Commentary: The Biden energy disaster



On Jan. 20, 2021, a Democratic president took office and immediately bypassed Congress and initiated over six dozen executive orders to change life in America. Among these “highest priority” orders were initiatives to acquiesce to the environmental lobby and shutdown the Keystone XL pipeline, which would provide oil from Canada as part of the latest USMCA trade agreement, as well as to terminate existing drilling permits in several regions of the country. The new president also rejoined the Paris Climate Accords, creating more fossil fuel energy production restrictions that the majority of other Paris Accord countries have already relaxed due to ever-increasing energy costs.

With the country’s economy struggling to overcome severe headwinds furnished by not only the pandemic and bureaucratic restrictions on its citizens, these hostile acts against the country’s primary energy sector sent several strong messages to energy markets as well as to those dictatorial leaders of our adversaries. The consequences would soon become apparent.

The world runs on fossil fuels —not on solar panels, not on wind farms. It is an ugly truth. It is commendable to work towards a workable Plan B for our energy, however, the reality of today, as well as the past two years, should be more than enough evidence that the world is neither fair, nor willing to work together to reach alternative energy goals. Nor is every country concerned about climate change like the globalists in the west.

In January 2021, America’s inflation rate was 1.4 percent despite the spread of the pandemic and increasing supply issues across the globe. In 14 months, inflation has skyrocketed to almost 8 percent, a 40-year high as supply issues have increased, the computer chip shortage has magnified and energy prices have dramatically spiked. Wage gains experienced over the past two years have been erased while consumers are still staring at rapidly increased prices for food, fuel, housing and cars.

With reduced drilling in America, barrel pricing for crude oil increased monthly —as demand accelerated here and around the globe. The West Texas Intermediary price for oil (the American market benchmark) was $54 a barrel in January 2021. On March 17 this year, 14 months later, the market was at $103 a barrel.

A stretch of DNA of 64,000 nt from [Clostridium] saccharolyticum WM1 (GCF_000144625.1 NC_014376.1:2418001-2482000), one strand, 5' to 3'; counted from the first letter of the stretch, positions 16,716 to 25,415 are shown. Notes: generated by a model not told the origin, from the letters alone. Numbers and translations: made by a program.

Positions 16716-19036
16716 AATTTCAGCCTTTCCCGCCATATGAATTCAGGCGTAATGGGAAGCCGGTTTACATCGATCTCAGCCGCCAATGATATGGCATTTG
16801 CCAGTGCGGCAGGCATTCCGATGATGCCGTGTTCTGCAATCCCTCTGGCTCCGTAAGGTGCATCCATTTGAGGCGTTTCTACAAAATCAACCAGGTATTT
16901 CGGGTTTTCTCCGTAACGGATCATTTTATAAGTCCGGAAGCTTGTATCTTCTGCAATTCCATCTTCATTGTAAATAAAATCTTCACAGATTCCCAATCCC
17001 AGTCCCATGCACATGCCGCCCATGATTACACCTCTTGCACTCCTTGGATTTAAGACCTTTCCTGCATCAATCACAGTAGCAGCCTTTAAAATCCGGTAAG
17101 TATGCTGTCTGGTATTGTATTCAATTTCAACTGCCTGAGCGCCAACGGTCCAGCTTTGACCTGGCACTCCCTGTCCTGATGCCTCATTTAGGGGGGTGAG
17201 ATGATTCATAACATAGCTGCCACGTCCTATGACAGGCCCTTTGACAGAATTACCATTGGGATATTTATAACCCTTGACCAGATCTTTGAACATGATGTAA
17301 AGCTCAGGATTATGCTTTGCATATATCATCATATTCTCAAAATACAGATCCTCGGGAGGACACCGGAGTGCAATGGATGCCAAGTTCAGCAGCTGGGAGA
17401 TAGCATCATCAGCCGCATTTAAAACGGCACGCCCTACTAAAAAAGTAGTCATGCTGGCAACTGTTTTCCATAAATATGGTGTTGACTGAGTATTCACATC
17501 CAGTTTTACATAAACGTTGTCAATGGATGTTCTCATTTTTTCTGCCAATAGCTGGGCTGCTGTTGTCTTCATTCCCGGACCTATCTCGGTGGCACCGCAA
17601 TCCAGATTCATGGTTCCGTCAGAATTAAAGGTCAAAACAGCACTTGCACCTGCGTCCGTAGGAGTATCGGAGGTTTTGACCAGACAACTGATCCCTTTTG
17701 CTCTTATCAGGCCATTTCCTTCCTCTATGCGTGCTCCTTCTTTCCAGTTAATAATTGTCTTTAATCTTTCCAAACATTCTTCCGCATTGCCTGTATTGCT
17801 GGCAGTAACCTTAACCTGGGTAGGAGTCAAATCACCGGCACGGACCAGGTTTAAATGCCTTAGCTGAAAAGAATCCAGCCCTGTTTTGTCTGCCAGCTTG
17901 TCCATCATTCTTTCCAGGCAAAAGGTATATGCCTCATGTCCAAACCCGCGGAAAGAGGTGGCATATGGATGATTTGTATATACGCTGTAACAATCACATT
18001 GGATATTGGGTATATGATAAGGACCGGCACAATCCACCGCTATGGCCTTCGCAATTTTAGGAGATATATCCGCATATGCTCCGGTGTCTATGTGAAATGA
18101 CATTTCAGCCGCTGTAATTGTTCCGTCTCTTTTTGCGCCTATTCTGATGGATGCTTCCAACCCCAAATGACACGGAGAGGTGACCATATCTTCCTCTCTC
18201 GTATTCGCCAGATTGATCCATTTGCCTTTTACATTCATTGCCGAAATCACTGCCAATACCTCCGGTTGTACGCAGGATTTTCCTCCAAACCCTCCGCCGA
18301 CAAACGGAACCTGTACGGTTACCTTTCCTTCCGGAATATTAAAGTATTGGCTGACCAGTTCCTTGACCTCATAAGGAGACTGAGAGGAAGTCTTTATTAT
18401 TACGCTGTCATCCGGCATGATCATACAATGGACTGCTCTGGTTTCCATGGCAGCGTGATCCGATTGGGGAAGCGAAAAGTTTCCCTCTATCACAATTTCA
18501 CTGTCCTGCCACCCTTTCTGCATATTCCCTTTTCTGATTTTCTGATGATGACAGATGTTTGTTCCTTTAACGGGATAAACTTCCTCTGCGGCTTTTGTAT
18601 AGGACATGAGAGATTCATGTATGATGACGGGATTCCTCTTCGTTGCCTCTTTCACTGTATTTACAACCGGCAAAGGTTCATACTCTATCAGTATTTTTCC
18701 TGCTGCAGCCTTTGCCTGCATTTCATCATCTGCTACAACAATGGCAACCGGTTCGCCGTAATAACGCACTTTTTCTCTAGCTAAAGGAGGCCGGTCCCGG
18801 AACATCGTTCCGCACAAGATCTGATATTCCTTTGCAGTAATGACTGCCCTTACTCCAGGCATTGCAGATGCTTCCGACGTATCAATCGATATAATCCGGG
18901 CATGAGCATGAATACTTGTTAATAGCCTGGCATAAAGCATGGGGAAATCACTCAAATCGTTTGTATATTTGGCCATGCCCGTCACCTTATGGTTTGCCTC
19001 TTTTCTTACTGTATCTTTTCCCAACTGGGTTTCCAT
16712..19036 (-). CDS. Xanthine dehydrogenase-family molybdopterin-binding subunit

When oil goes up, so does natural gas, propane, gasoline and diesel fuel. Everything made from oil, everything moved by oil goes up in price too. When Europe’s alternative fuels —solar and wind—couldn’t meet demand in the fall of 2021, the market had to supply more oil and natural gas, constraining an already depressed supply. Russia, the Saudis and Iran all saw their position improve —and their income from the West radically increase.

As inflation tore through the American economy, the new president literally begged the Saudis and the Russians to drill for more oil to send to America. In less than 10 months, we had gone from energy independence to asking bad actors on the world stage to bail out failed political philosophies.

Two months later —mid-February 2022, the Democratic president “begged” the Saudi Crown Prince to drill for more oil to help the world economy. The Crown Prince, the defacto leader of OPEC+ (the oil-nation consortium that includes Russia) effectively told the American president to “pound sand”; they were going to stick with their agreed pact with Russia. The markets reacted with a sharp increase in the price of oil, signaling another major political setback for the gang that couldn’t shoot straight in Washington.

On March 9, the American President asked the Saudi Prince to help the world energy market; the Prince again rebuffed the White House. Another failed international relationship for the career politician who boasted of his foreign acumen.

In Maine, electric rates have increased up to 80 percent in one year. Gasoline pump prices are over $4 a gallon: highest prices ever. Heating oil averages across the state have broached $4.70 a gallon, almost double from a year ago. William Harwood, the state’s public advocate, stated the electricity increases “are unacceptable —we shouldn’t be at the mercy of the fossil fuel industry when gas prices go through the roof”.

We shouldn’t be at the mercy of any single fuel, but the culprit here is flawed political practices, Mr. Harwood, not the energy that drives the world economy. These are the consequences of an ideology driven energy philosophy. Damn the torpedoes (and the citizens), we’re going to march towards our climate goals, no matter what the cost, is apparently the reasoning of those unwilling or unable to face reality

—the cruelty —of economics.

The latest Gallup polling indicates that 84 percent of Americans are concerned about the direction of their country. Over 60 percent disapprove of the current president’s performance.

“You are free to choose, but you are not free from the consequence of your choice.” Anonymous.

Tim Plouff of Otis is retired from a 30-year career in the energy sector. He writes The Ellsworth American’s weekly auto review column.

Tim Plouff

Tim Plouff

Columnist at The Ellsworth American
Tim Plouff has been reviewing automobiles in the pages of The Ellsworth American weekly for nearly two decades.

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